Then, you can create a particular outing or date where you’re able to use strengths from each person. Instead of saying to your partner, “I like watching sports—so, Suzie, this week you’re going to have to watch sports with me even if you hate it, and next week we’re going to go watch a film that I really don’t like, but you’ll like,” the idea is to find one date that can allow both of you to put your natural strengths to action. For example, one of Suzie’s strengths is zest, and one of mine is love of learning. For a strengths date, we took a Segway tour of historic Philadelphia, and she was able to enjoy riding around in a Segway, while I was delighted to learn about the history of the city.
SPP: My love of adventure was satisfied and James’s love of learning was piqued—it was more than just satisfied. And that’s good, because the research shows when we do things that we’re intrinsically motivated by, it increases our individual well-being. And when we help facilitate strength use in our partners, it leads to greater relational satisfaction and greater sexual satisfaction. We’re not saying you should never do something that your partner wants to do and you don’t. But if you’re doing that all the time, it’s kind of like taking turns being happy instead of being happy together.
JS: As we’re approaching one of the big romance-centered holidays of the year—Valentine’s Day—do you have any recommendations for how couples celebrate?
JP: There are a lot of marketers who want us to buy things on Valentine’s Day, and we can sometimes miss what it’s about. So, I’m going to add some philosophy here. Aristotle had some interesting things to say about types of relationships: Some are focused on usefulness or mutual benefit, and some are based around pleasure—it’s just fun to be with that person—and there’s nothing wrong with those kinds of relationships. But there’s a third kind that is even more profound, even more mature, and that’s a relationship based on appreciating the goodness in the other person.
So, our recommendation for Valentine’s Day might be to focus less on what you receive from your partner or on what fun it is to be with that person, and instead focus on the goodness in that person and their character. What do you really appreciate about who they are? Then, you can express that appreciation and also support your partner as they continue to develop those good character qualities.
JS: I’m imagining skeptics saying that’s all well and good, but by looking for the good in relationships, aren’t you ignoring real problems?
SPP: I just want to make a disclaimer here: Of course, if you’re in an emotionally or physically abusive relationship, you have to leave for psychological or physical safety. Sometimes a relationship is not salvageable, and it shouldn’t be. But we’re talking here about ordinary relationships, with typical arguments.
JP: And we aren’t saying that if you don’t have severe issues, you shouldn’t acknowledge or be aware of problems at all, either. It’s just that in most relationships, we can get into a cycle of focusing only on problems and can’t see anything else. Not only is that inaccurate—because there are good sides along with the downsides of any relationship—but it also makes it really hard to develop and grow. When you’re focused on the negative only, you’re less likely to see opportunities and solutions. Focusing on the good parts of the relationship puts us into a state of mind from which it’s much more likely that we will be able to address challenges in ways that we can make positive changes.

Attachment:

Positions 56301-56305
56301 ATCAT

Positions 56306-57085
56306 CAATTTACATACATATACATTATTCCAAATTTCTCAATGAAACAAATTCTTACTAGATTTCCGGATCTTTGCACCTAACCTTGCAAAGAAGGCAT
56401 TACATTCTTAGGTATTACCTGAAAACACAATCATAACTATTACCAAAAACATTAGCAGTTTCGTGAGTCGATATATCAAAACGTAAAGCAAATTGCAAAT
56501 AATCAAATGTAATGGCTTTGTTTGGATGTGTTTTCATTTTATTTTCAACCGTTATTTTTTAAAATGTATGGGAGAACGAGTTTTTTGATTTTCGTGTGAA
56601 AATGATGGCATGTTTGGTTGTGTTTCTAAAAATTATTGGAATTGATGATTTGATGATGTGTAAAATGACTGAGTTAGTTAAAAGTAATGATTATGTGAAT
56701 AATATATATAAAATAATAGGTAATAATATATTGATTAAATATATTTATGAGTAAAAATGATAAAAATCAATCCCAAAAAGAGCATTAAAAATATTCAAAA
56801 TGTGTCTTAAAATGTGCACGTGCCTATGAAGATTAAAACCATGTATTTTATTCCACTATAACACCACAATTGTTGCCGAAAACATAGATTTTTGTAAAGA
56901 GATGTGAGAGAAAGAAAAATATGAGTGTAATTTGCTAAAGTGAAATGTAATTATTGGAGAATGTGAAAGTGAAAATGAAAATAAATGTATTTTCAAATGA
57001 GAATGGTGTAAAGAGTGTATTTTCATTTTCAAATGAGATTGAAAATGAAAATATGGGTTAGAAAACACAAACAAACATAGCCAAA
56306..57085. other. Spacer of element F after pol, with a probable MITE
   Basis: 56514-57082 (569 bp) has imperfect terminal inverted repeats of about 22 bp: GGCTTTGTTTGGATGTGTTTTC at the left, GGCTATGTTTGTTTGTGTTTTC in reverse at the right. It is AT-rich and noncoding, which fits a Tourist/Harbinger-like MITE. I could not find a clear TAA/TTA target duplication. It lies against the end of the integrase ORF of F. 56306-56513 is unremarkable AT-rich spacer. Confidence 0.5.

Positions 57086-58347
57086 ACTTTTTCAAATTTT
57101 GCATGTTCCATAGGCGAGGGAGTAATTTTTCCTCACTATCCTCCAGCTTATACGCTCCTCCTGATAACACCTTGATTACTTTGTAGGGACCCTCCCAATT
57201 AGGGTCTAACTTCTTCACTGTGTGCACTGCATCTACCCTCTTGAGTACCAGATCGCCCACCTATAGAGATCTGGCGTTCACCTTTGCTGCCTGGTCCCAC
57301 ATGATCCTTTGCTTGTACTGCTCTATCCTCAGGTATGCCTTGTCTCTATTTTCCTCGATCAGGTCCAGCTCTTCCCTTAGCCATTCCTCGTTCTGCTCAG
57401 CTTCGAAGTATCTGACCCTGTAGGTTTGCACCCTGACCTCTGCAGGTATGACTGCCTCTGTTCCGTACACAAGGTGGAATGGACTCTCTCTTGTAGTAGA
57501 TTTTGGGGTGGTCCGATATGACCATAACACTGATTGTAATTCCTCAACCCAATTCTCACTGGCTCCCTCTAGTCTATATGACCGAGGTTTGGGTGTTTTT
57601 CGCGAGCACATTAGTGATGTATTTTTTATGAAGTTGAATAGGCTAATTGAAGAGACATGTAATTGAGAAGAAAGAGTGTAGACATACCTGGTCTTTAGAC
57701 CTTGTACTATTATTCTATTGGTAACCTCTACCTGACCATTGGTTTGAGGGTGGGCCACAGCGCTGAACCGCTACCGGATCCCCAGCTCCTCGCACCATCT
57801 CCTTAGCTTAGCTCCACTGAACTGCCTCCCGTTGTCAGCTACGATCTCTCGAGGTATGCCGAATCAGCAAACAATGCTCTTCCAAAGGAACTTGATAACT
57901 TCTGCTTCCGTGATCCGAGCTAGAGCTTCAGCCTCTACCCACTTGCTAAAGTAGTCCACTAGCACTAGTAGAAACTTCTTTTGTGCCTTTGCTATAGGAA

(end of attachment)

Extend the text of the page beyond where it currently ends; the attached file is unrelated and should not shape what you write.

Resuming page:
JS: Is there evidence that focusing on the positive in this way helps couples remain together and feel closer?
SPP: Absolutely. The research shows that couples often break up not only because of huge problems, like affairs or whatnot, but because over time they no longer feel acknowledged or appreciated—and often, sadly, end up feeling they are being taken for granted. In contrast, research shows that savoring our partner and his or her qualities may be more effective at communicating our love than a variety of other means, like gift giving, doing chores, etc.
Continually showing and expressing gratitude for each other builds intimacy and strengthens bonds over time. Gratitude is probably one of the most important, if not the most important, positive emotion and strength when it comes to relationships. In fact, couples in which both members acknowledge their partner and express appreciation for all the good things their partner does for them are 50 percent more likely to stay together.
Part of the reason we are trying to help couples grow the good and notice the good is that good things actually happen to us more frequently or at a higher ratio—we just don’t notice them. We let them slip by. If you’re just focusing on problems and fixing them, but not growing the good, that’s a problem. Relationships are like a garden, metaphorically: If you’re picking the weeds, you’re not going to have any more weeds. But if you didn’t plant seeds for the flowers, you won’t have flowers, either.